I ignore him and look at Christensen. “Tom,” I say, “I know we haven’t really been friends since the Third Form—or longer, maybe—and a lot has happened to you since then, I know. But, listen to me: this won’t end well. I can’t believe you really want that. Let’s take it back, you know, before it’s missed, if we still can.”

He fixes me with his typically cold, hard and—just possibly this time—cynically calculating stare, then breaks off.

Without so much as a word he turns his back on me, goes up the few steps to the door of the pub and holds it wide open. I can only stand by and watch in frustration as his accomplice, almost as if they were dancing the final slow dance at the Sixth Form Disco, embraces St Thomas More in a hug of romantic demeanour if not intent, and together they shuffle slowly inside—if anything, a Chaplinesque parody of dance. I turn away. Ironically, my eyes are greeted at once by the sight of another statue, the famous male nude figure by Epstein, spot-lit in the dark, high above the entrance to the department store across the street. It is far too cold an evening for anyone to be standing around so brazenly naked, even a statue. I remember I have my old scarf scrunched up in my pocket, that Lafayette gave back to me earlier, and I take that out and put it on now. Six o’clock is all it is.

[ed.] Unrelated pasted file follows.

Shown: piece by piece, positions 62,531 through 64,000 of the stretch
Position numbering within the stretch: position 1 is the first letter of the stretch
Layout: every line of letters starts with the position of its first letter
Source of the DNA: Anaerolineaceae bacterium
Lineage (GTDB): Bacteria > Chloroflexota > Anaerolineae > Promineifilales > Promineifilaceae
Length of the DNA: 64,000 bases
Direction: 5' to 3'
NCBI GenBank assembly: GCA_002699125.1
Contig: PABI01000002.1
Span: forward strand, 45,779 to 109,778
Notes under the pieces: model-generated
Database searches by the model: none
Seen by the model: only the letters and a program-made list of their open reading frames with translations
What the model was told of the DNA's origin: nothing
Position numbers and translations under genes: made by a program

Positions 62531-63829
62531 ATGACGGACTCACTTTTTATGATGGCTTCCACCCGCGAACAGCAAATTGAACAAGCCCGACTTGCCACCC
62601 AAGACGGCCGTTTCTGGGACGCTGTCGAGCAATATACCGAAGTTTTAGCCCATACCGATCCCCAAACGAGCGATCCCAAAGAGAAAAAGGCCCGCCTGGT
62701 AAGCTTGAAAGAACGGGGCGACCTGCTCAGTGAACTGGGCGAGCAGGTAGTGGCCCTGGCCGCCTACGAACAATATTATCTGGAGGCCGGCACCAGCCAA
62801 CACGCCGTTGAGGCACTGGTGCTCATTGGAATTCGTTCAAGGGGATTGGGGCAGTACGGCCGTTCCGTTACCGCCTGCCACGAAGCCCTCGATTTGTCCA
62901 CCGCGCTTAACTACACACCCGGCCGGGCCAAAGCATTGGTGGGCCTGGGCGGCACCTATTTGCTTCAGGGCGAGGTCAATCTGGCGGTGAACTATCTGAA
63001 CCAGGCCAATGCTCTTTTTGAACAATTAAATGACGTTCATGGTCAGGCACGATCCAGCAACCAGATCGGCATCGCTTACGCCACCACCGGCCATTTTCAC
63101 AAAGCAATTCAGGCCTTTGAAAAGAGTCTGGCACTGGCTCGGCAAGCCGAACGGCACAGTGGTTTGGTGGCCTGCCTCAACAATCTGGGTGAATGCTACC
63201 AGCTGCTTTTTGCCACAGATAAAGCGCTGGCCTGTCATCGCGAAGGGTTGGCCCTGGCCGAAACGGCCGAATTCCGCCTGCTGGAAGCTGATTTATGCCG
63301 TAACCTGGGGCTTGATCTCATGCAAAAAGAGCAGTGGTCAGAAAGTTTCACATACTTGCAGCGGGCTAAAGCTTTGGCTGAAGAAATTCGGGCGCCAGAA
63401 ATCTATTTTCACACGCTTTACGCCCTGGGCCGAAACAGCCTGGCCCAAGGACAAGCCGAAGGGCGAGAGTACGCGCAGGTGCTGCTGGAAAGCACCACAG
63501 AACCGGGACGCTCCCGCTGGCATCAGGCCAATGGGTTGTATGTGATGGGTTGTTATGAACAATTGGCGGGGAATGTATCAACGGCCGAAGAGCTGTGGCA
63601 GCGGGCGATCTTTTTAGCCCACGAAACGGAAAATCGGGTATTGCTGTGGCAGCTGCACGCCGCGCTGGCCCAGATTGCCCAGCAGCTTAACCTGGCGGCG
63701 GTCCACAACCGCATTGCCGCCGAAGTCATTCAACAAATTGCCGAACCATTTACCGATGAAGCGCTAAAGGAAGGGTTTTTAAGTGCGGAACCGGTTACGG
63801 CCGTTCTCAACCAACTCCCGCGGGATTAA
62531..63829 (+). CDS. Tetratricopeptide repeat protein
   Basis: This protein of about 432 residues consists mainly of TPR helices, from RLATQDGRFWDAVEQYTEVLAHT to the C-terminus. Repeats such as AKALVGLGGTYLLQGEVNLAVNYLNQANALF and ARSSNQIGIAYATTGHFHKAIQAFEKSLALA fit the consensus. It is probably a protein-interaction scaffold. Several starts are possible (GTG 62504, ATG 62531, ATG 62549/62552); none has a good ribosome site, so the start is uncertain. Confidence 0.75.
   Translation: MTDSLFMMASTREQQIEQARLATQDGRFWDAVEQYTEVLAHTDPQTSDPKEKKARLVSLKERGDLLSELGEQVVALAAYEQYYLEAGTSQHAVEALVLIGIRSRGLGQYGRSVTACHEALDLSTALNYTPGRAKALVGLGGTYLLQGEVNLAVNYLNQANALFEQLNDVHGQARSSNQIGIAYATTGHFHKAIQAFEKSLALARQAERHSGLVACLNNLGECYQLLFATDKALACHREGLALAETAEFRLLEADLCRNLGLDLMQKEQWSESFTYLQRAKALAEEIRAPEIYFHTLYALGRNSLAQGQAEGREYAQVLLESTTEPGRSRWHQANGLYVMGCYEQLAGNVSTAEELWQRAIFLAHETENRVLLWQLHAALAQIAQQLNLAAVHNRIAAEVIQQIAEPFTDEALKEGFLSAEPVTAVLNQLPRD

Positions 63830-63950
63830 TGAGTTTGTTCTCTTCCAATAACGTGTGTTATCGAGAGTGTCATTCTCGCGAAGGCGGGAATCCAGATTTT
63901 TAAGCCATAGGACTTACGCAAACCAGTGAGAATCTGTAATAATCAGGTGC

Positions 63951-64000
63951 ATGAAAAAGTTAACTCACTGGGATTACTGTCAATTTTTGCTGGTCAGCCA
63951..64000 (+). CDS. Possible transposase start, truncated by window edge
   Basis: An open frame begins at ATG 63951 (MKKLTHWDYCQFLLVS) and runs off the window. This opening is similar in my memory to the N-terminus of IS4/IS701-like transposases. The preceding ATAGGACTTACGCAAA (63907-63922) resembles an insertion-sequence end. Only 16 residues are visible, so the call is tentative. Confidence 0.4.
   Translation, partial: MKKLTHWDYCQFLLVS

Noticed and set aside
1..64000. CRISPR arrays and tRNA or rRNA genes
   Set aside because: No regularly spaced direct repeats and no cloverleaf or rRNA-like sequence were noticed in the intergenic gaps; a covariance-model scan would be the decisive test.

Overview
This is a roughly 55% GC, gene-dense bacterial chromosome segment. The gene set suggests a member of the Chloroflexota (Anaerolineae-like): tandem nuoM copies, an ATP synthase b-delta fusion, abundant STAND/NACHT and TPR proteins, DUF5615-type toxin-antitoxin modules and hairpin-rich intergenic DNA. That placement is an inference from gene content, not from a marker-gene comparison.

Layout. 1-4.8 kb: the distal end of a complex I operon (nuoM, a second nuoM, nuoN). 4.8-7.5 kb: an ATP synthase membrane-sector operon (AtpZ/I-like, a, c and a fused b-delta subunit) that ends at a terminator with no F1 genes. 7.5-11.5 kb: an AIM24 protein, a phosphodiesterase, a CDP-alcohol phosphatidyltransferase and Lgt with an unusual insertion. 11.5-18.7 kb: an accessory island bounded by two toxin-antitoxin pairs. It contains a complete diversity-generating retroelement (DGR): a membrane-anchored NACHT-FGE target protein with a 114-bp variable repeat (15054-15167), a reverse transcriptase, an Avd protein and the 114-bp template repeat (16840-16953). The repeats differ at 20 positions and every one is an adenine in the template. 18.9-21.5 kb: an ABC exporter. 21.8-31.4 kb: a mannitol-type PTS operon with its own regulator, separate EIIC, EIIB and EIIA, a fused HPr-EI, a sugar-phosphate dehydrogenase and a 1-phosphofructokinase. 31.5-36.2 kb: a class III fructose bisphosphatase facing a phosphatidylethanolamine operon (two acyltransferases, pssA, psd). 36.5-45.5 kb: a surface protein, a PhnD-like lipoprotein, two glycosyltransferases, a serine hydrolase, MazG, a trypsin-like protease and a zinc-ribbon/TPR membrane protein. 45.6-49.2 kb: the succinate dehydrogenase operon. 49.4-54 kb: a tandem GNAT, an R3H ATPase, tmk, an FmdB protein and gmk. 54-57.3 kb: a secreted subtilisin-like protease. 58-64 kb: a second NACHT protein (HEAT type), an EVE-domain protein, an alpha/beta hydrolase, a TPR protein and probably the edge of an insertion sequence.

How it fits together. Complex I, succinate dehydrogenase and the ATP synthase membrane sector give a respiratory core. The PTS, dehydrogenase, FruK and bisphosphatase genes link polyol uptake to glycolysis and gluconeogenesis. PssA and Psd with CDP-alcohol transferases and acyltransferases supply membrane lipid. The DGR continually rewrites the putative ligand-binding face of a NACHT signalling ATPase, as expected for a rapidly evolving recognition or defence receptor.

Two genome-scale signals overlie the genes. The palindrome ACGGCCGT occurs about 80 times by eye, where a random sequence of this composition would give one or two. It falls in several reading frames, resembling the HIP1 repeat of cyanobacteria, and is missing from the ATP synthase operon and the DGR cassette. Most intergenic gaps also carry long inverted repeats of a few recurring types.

Seven o’clock. I’m standing directly under the Epstein, where I can watch all three exits from the Vines and not be immediately spotted by anybody coming out. At this point I have long given up on wanting to help Christensen and O’Hagan, the stupid bastards. Let them get expelled if that’s what they want. The only reason that I’m still waiting around in the dark is to try and make sure—if I at all can—that St Thomas More makes it back to the College in one piece. All the same I am so absolutely fucking cold right through to the bone just now that I have to wonder how much longer I can stand it out here. Opposite, the hands of the large, ornately Roman-numeraled clock mounted way up on the wall of the Vines pub move so slowly that I’m beginning to imagine they might actually be frozen, too. Without realising at first that I’m doing it, I find myself hopping from foot to foot like some kind of lame village idiot dancing in the street. All I really need is a tambourine to beat in time and I would surely pass for the freak-show for Jesus that so many of my peers already believe me to be.

Still no sign.

Just about all that I have witnessed in the last hour is an unending parade of party people passing in and out of the pub’s doors, usually loud gaggles of three or four young women sloshing around together, or even larger if strangely quieter gangs of lads, all out for a good time, the evening just settling down into the weekend’s wild festivities. I don’t really envy them their idea of a good time, though. Somehow, I just know I’m better off on this side of the road. I can’t imagine what Christensen and O’Hagan might be doing in there with the statue, or why. I don’t have any idea what I’m going to do when they finally come out—with or without St Thomas More.